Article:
The costume code has become a rule in workplaces and schools, although the level of enforcement varies. But because a school does not have a school uniform, it does not mean that everyone can wear whatever they want. Children are removed from the class if they wear clothes, jewelery or hairstyles that do not comply with the costume code.
This happens equally in private and public schools. And as some students and parents know, no one is exempt. A mother from Texas, Jessica Oates, has recently learned this in a bad way. Jessica’s 4-year-old son, Jabez, is not allowed to return to school unless he cuts off his long hair. The mother told Inside Edition that he never had a haircut and feels that the school has been targeting him unfairly. On the first day of school, she was told that an official document was required to make an exception to the long hair rule.
On the second day, the principal was informed that the school would not accept any application for an exemption, as the district’s primary school does not recognize cultural or religious exclusions for long hair in boys. On the third day, Jessica tried to send Jabez to school with a thin tress, but her son was not allowed to attend classes.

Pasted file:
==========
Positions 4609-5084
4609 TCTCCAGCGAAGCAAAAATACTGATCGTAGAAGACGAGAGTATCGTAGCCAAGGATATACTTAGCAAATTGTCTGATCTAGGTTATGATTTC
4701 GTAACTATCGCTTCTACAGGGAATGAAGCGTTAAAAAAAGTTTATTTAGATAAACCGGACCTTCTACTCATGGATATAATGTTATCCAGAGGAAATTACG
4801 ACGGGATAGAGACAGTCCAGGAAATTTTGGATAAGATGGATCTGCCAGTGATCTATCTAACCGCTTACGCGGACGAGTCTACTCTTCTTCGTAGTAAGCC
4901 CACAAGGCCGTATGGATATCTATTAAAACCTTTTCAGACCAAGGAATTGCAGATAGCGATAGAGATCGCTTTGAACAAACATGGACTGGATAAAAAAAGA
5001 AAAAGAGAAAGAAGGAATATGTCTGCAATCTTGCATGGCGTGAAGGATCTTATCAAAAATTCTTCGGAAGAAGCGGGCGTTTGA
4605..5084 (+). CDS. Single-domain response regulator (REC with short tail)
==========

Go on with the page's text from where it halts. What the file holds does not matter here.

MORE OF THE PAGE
Confused by what’s going on, the boy has been staying at home since then as his mother battles the school community. According to the costume school code for infants up to the fifth grade, boys are not allowed to have hair that goes beyond their brows, ear lobes or shirt collar. Neither are hooks allowed for boys.
Jabez sees his hair as part of his identity and does not want to cut it off. In addition to his long hair love he has since his birth, Jabez’s family has an Indian background, seeing hair as a symbol of power. Jessica believes the school’s hair policy is sexist, as girls have to keep up with a certain length, like boys. She also states that he is entitled to public education regardless of how his hair looks.
In response to the publicity that took the matter, Hill Barbers School District issued the following statement:
“Mrs Oates has the right to place her child in a school that meets her personal expectations of the patterns of appearance. There are procedures to deal with policy disagreements if Mrs Oates wishes to train her son at Barbers Hill ISD School. But we would accept legitimate criticism if we reduced our aspirations or long-term policies simply to satisfy a proportion of students. ”